Over the past year I’ve sold a lot of old items on eBay. Most of them I’ve wanted to sell for years, preferable on eBay since I knew they were things for which that site would be far more profitable than a mere garage sale. Besides, who wanted to blow a weekend day sitting outside in the Southern California heat for a few measly dollars?
As so often is the case, the dual concerns of time and higher priorities kept me from doing so. The time concern was at least somewhat misguided. Having been on eBay for many, many years, my preconceptions as to what was involved selling something were based on the older ways of doing things. Needless to say, eBay has made that process much, much easier over the years, from the pure data entry, to comparables (and the research thereof), to shipping.
As for priorities, cleaning out the house raised selling the unnecessary high up the list.
No one wants to sit through long lines at the post office, so taking advantage of paying for shipping labels on eBay via Paypal is a boon–and usually discounted as well. Of course, that means being able to weigh an item accurately. Many (most?) of us do not have a postal scale at home, nor do we need one at our domicile, so spending $20+ on a postal scale is rather irksome. But who wants to run to the post office just to weigh something, especially if the end goal is to buy and print at home?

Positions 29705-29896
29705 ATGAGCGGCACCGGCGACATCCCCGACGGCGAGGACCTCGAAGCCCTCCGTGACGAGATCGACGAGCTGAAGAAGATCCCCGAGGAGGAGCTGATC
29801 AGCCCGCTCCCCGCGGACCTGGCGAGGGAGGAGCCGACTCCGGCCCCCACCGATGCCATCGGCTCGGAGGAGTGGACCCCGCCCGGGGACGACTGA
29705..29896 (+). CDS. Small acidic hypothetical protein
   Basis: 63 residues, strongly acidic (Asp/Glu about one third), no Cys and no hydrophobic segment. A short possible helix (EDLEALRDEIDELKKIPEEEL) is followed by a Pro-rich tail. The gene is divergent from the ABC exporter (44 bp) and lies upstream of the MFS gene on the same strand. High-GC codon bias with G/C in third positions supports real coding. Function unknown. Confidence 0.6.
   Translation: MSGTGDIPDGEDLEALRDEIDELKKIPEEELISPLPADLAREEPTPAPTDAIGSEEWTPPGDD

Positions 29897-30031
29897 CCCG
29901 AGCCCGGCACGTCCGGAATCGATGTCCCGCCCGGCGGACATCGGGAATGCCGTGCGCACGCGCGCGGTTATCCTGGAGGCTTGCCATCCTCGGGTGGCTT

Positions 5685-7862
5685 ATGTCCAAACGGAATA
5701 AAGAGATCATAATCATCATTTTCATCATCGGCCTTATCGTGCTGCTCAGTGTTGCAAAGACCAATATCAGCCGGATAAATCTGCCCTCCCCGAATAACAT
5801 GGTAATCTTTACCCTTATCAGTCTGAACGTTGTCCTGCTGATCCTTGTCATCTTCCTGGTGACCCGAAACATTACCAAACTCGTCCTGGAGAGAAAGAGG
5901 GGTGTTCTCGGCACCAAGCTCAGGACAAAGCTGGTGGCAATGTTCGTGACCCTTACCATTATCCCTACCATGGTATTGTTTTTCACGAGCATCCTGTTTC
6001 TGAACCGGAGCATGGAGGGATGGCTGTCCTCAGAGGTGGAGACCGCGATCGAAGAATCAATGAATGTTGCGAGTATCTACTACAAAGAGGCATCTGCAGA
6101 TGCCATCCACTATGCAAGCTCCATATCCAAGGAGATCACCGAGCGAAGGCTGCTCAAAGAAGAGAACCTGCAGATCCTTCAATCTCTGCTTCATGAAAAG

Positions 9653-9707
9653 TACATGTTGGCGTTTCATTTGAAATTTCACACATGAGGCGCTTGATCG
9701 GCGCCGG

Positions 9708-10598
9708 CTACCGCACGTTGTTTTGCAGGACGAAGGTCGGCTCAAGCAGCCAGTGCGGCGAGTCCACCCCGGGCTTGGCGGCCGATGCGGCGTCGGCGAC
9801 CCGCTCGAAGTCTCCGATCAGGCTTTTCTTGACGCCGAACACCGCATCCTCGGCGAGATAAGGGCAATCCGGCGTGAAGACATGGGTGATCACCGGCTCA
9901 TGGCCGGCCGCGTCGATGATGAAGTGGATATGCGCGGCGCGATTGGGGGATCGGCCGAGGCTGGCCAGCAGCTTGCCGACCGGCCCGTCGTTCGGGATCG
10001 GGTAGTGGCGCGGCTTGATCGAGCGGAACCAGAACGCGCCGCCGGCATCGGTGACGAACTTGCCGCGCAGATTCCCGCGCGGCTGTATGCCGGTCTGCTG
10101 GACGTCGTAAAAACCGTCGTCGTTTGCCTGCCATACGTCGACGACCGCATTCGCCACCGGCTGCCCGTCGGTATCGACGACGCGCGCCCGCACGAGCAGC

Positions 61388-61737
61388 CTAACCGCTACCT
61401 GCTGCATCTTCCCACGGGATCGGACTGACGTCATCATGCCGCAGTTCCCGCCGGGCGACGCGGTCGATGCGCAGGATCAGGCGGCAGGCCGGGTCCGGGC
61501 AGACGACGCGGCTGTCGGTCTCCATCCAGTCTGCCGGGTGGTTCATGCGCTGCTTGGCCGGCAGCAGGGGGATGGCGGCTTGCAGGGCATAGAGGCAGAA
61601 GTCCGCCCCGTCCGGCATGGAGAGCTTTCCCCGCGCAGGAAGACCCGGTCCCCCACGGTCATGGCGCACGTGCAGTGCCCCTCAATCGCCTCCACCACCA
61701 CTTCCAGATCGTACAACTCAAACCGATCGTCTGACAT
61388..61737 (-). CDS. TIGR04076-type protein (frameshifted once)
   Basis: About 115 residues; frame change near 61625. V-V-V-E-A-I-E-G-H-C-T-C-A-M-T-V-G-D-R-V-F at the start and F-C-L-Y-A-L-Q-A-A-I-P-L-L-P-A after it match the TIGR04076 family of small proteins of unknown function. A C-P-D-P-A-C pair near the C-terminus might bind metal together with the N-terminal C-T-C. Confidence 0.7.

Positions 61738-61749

The answer, at least for light items? The kitchen scale, an item hopefully most of already have–an item any good, serious home kitchen should not be without. Fraction of an ounce accurate. It won’t be sufficient for heavier items, but if my selling history is any example, the kitchen scale covers 90% of what I need.
As for those heavier items, a GOOD personal scale may suffice for those, especially if you round up. And if I do need to go to the post office for accurate weighing every now and then, so be it. The heavier duty postal scales cost more anyway.